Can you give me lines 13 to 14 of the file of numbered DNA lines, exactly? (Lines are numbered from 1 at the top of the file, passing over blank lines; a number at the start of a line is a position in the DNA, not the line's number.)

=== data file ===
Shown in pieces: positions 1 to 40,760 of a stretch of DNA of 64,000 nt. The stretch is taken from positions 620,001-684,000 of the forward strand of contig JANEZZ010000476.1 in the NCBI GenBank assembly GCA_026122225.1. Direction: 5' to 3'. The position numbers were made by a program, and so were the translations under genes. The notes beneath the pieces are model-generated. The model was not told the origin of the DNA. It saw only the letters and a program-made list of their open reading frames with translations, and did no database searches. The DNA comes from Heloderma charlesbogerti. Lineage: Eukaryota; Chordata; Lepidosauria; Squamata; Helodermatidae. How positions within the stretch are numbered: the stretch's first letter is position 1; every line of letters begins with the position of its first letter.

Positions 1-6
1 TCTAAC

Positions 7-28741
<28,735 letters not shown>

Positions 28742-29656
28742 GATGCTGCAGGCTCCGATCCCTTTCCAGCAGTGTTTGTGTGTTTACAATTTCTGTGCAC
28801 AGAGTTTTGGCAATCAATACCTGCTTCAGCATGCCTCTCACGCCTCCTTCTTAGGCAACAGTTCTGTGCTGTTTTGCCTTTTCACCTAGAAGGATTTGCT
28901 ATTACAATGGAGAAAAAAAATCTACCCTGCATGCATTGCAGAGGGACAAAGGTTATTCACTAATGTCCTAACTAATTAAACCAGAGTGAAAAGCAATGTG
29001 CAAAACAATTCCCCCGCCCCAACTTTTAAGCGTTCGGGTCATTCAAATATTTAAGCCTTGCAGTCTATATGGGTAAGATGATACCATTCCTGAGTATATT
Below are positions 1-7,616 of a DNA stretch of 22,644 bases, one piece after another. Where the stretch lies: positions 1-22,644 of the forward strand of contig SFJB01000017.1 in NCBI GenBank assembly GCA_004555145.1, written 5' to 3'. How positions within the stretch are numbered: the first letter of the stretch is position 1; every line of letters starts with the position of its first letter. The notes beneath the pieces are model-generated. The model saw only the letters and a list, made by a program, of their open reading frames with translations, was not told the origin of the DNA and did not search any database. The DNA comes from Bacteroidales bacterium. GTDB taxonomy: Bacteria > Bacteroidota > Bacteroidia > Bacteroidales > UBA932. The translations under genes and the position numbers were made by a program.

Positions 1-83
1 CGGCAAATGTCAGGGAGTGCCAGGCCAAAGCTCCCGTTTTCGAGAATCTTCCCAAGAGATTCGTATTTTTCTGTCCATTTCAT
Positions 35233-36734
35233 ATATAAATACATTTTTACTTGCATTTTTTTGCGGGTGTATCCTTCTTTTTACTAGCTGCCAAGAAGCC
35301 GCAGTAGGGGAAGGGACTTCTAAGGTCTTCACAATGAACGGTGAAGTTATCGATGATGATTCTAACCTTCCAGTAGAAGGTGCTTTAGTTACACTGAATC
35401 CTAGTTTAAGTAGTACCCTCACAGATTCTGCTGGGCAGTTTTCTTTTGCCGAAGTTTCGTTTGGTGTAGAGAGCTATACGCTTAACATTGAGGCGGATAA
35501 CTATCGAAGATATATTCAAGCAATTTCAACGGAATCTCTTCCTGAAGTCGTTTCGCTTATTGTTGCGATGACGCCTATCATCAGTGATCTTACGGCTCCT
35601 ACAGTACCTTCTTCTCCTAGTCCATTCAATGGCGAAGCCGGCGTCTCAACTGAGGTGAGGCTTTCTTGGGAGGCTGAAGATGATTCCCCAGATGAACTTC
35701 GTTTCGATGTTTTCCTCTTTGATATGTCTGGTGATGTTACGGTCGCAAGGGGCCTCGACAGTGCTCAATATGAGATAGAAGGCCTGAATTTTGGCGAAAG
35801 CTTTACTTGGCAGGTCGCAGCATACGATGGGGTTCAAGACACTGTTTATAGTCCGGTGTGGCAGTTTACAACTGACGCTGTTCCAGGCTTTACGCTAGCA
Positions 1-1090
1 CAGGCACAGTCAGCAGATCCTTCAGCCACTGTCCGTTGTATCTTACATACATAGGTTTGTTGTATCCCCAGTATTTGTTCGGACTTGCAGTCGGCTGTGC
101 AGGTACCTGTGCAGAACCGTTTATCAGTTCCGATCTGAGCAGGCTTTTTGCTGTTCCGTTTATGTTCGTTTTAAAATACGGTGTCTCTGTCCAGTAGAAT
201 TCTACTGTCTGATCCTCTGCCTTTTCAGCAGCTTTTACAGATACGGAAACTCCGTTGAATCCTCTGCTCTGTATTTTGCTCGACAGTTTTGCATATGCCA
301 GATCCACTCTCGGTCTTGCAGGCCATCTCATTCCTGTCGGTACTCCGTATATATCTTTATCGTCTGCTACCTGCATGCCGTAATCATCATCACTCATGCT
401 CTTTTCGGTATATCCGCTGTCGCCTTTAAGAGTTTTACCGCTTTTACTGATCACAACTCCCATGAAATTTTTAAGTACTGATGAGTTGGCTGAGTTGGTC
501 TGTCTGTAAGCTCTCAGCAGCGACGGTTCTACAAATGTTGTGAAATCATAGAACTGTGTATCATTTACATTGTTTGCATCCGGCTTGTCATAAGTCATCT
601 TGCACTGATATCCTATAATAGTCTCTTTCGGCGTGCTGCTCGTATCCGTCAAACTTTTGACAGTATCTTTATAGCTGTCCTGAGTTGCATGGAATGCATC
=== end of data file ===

1 CGGCAAATGTCAGGGAGTGCCAGGCCAAAGCTCCCGTTTTCGAGAATCTTCCCAAGAGATTCGTATTTTTCTGTCCATTTCAT
Positions 35233-36734